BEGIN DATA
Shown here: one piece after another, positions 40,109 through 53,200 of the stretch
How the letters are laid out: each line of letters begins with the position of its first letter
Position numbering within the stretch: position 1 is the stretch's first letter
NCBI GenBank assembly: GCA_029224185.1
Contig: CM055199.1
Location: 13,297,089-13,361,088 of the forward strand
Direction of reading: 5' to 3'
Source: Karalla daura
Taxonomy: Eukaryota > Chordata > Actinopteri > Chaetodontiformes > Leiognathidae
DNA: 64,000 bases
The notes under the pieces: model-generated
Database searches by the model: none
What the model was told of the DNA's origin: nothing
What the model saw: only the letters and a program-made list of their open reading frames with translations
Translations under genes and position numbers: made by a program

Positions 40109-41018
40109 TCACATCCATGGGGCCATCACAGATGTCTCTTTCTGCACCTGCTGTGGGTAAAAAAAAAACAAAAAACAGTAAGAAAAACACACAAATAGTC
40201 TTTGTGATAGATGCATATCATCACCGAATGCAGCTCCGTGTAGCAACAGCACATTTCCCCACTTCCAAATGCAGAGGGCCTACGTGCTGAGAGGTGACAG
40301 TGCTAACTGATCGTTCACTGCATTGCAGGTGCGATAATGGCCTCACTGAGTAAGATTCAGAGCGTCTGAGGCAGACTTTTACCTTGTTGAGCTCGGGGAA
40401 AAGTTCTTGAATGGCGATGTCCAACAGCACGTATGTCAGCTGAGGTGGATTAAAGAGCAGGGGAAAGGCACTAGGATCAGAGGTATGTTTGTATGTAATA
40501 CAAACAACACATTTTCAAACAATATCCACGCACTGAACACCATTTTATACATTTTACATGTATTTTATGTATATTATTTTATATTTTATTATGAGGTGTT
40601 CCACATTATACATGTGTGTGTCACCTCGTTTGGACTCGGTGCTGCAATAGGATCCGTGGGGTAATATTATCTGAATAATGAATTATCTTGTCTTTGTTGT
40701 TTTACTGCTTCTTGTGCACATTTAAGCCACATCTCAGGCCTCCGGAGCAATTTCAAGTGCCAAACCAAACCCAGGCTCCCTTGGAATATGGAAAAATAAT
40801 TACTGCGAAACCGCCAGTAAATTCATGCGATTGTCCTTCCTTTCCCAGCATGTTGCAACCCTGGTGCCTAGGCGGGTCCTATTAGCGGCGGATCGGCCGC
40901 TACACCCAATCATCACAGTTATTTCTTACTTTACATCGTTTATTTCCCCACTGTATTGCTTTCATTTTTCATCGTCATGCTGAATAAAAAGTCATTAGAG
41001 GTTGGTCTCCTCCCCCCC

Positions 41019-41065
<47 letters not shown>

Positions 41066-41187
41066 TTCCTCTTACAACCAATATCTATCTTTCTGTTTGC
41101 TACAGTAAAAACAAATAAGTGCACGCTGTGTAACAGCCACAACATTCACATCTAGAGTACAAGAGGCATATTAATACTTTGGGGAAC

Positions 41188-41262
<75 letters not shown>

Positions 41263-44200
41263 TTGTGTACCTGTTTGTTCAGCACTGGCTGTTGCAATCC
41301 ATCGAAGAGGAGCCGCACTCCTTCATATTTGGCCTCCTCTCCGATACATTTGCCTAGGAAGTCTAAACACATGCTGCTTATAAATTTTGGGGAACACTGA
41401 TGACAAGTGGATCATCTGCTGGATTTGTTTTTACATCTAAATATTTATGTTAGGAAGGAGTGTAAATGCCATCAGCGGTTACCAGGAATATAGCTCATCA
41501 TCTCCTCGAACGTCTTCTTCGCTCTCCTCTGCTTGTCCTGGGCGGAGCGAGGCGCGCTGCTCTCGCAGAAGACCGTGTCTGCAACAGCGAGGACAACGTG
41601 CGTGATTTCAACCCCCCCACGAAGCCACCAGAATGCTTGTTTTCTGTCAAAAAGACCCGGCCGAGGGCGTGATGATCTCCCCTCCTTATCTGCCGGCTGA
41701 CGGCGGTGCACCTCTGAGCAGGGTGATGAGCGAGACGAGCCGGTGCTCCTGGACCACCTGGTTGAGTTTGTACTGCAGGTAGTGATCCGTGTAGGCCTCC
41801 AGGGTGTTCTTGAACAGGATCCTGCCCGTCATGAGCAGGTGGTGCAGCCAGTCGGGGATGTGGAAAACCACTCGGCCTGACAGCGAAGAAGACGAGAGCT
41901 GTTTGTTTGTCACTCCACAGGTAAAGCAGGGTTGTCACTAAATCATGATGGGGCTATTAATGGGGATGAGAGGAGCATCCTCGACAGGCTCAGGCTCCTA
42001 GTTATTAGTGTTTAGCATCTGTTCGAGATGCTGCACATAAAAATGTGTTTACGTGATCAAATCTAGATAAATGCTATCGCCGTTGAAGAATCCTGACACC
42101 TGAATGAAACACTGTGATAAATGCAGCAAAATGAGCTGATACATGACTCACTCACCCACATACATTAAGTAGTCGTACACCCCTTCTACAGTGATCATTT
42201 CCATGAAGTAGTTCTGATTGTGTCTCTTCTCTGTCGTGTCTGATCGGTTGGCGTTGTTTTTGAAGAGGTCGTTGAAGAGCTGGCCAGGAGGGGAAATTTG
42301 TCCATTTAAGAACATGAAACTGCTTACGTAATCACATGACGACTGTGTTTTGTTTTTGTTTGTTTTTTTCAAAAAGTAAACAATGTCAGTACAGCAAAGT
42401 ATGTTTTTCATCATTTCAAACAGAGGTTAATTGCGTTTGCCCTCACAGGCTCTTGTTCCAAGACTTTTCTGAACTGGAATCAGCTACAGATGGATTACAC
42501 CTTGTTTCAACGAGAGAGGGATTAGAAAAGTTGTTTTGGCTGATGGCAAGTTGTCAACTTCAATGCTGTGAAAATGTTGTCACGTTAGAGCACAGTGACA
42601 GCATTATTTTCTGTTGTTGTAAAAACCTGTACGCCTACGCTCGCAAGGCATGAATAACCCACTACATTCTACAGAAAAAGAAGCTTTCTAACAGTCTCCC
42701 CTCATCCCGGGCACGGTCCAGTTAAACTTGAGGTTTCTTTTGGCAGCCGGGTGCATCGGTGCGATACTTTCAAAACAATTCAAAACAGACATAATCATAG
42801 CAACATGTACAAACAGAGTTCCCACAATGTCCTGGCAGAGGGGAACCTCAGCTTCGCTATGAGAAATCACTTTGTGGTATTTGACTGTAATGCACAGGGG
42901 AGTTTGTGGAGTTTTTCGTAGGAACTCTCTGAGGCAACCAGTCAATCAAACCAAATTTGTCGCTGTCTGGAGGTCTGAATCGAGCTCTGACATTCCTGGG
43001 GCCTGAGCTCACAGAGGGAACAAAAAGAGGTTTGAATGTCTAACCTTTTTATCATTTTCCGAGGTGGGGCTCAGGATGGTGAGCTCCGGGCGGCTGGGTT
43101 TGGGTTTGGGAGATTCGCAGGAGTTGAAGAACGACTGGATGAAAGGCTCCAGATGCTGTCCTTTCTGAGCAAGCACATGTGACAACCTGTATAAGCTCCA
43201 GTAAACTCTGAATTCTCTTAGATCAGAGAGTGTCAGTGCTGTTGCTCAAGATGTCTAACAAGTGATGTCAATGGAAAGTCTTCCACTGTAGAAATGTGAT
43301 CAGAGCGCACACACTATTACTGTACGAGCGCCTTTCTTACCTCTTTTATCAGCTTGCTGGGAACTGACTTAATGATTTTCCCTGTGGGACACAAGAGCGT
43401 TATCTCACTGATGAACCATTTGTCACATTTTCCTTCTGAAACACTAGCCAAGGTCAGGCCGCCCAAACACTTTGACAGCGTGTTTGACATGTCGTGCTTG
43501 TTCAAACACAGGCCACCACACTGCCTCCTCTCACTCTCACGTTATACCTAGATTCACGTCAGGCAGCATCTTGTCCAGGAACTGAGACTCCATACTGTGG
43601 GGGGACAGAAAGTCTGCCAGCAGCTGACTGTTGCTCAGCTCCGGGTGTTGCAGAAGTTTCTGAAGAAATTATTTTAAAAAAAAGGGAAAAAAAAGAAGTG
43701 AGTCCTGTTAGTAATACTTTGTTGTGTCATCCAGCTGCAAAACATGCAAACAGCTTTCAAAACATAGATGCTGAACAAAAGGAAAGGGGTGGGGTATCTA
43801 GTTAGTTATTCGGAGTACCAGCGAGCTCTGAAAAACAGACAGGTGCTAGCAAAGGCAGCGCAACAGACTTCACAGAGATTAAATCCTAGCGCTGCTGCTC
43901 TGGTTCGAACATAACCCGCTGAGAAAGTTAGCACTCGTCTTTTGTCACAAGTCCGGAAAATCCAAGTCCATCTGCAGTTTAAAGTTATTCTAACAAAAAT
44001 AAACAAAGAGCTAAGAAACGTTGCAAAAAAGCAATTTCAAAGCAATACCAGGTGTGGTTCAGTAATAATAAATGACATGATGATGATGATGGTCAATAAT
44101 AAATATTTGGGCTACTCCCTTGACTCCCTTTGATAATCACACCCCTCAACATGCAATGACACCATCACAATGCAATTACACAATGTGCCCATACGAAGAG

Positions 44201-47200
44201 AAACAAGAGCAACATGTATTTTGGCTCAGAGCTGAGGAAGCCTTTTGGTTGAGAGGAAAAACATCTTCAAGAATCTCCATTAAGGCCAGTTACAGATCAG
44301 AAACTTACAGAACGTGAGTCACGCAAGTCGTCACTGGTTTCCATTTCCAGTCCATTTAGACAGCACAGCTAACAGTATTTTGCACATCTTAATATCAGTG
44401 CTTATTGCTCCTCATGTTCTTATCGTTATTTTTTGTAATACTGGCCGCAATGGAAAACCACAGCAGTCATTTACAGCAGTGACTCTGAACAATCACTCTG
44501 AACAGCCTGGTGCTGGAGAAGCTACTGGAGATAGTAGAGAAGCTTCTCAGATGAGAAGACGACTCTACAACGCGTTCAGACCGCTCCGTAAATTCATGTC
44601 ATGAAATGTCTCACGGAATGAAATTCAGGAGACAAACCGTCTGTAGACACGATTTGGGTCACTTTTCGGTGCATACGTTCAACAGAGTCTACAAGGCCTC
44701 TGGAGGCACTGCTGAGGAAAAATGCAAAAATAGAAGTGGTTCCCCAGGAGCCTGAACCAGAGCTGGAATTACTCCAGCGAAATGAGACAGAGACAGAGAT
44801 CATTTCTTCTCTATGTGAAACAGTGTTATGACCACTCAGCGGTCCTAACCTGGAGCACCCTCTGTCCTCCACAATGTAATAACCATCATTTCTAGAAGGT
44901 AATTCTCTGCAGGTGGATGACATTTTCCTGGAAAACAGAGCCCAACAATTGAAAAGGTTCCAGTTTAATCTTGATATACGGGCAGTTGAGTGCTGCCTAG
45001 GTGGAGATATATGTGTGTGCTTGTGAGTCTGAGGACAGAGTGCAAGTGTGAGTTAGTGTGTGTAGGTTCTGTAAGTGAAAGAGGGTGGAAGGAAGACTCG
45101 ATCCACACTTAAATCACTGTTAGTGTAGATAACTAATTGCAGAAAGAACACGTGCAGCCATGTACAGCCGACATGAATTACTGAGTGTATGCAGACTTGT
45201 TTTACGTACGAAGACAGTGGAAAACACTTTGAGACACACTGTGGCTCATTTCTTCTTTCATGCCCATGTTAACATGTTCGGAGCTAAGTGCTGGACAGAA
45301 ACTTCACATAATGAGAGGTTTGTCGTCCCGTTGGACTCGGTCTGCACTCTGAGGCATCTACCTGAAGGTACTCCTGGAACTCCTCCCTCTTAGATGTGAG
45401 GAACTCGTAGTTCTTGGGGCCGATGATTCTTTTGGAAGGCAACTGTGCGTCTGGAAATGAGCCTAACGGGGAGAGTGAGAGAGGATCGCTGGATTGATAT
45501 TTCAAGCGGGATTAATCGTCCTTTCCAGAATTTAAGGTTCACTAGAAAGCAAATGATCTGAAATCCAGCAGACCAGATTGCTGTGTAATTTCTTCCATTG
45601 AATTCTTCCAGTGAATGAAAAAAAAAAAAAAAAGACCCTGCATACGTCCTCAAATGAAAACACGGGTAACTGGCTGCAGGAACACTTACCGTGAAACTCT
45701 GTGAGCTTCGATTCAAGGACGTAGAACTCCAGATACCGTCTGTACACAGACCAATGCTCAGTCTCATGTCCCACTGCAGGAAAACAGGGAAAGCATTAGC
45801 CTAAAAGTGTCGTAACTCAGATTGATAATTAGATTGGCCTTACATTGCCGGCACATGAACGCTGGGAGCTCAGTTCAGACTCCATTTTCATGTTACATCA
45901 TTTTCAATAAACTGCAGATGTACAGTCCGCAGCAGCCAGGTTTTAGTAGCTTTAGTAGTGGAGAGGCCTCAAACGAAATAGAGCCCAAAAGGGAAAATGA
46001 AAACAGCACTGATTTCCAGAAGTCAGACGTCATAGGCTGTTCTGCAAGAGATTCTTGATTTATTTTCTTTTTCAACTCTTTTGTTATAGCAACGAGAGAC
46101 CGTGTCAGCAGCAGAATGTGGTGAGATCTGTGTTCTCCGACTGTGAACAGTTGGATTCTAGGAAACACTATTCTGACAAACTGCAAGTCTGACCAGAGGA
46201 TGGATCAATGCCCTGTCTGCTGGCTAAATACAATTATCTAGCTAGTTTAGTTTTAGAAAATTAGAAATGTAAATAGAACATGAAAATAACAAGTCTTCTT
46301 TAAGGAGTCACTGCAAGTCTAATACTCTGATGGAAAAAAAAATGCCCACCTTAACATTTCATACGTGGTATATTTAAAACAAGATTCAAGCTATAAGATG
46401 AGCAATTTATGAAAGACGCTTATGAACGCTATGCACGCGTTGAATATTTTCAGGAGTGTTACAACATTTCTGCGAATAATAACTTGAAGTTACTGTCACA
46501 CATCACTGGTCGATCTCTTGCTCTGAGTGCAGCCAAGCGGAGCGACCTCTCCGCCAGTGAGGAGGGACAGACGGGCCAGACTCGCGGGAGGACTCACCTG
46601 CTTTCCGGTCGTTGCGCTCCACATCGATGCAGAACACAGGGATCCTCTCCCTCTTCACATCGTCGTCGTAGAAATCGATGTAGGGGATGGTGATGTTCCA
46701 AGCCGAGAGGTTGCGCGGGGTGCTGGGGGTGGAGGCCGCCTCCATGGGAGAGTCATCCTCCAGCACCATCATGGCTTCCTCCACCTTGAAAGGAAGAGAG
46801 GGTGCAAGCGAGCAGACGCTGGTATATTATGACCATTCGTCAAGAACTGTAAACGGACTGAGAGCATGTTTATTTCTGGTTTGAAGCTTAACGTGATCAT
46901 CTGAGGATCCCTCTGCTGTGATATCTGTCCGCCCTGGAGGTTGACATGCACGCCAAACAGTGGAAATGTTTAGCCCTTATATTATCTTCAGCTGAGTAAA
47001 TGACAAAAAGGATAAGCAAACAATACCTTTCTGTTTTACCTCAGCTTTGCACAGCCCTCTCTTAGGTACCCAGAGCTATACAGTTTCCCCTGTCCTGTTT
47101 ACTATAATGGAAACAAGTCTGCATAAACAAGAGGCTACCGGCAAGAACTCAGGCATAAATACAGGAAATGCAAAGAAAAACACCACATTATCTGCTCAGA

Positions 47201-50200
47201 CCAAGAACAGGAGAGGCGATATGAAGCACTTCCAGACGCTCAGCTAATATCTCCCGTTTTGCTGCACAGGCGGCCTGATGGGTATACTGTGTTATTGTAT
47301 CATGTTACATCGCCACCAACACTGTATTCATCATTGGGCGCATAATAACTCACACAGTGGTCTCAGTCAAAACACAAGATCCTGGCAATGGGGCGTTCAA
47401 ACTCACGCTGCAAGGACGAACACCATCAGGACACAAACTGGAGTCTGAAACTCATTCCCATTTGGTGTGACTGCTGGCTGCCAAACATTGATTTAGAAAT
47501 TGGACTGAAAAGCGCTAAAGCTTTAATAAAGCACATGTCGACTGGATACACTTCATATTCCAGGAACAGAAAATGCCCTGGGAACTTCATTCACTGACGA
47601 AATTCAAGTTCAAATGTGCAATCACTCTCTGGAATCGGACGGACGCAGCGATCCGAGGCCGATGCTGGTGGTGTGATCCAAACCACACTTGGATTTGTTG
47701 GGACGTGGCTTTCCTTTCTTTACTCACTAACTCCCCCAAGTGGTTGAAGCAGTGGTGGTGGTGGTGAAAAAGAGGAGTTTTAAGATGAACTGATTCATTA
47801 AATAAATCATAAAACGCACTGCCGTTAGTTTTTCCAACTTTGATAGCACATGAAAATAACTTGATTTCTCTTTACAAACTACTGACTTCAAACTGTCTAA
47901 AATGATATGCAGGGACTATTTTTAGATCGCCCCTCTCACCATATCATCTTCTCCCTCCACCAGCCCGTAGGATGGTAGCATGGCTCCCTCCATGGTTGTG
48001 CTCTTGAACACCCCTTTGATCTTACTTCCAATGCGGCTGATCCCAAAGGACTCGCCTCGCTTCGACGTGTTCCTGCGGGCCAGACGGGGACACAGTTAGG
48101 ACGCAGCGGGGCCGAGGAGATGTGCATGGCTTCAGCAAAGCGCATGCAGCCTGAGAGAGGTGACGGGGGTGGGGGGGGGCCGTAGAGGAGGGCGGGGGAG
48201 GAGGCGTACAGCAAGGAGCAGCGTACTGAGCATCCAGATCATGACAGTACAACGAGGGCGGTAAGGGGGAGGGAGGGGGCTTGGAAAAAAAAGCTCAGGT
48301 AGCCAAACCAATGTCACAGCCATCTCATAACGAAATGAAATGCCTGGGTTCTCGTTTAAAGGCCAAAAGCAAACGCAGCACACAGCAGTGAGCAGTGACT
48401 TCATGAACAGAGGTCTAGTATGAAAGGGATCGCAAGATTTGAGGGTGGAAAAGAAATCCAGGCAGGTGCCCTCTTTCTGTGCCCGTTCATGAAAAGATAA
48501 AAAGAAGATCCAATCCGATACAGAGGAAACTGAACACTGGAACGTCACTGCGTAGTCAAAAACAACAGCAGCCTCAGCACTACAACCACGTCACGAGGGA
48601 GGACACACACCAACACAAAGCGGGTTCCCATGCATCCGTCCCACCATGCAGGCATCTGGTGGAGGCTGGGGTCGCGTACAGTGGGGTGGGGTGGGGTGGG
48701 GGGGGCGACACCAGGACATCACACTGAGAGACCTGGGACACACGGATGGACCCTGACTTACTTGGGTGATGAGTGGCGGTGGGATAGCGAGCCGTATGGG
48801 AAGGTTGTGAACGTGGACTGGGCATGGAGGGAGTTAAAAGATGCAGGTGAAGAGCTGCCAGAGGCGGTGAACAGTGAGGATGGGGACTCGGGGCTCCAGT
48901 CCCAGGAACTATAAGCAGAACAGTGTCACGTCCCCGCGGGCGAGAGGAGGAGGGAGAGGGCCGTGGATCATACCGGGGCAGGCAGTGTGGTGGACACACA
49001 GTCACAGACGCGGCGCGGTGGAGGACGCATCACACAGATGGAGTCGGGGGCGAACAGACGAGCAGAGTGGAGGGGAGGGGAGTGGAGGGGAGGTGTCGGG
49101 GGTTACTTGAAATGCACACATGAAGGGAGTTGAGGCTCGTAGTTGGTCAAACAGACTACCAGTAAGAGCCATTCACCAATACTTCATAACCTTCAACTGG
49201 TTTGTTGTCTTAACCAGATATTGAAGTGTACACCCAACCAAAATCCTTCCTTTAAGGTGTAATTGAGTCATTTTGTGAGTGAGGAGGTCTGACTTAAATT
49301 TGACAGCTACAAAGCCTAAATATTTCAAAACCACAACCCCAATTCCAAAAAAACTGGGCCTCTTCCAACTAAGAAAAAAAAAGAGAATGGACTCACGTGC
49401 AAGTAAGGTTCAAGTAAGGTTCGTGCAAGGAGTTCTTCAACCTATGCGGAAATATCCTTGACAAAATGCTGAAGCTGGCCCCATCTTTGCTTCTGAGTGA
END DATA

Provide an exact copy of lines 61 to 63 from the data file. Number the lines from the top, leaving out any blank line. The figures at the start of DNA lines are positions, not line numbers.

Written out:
43801 GTTAGTTATTCGGAGTACCAGCGAGCTCTGAAAAACAGACAGGTGCTAGCAAAGGCAGCGCAACAGACTTCACAGAGATTAAATCCTAGCGCTGCTGCTC
43901 TGGTTCGAACATAACCCGCTGAGAAAGTTAGCACTCGTCTTTTGTCACAAGTCCGGAAAATCCAAGTCCATCTGCAGTTTAAAGTTATTCTAACAAAAAT
44001 AAACAAAGAGCTAAGAAACGTTGCAAAAAAGCAATTTCAAAGCAATACCAGGTGTGGTTCAGTAATAATAAATGACATGATGATGATGATGGTCAATAAT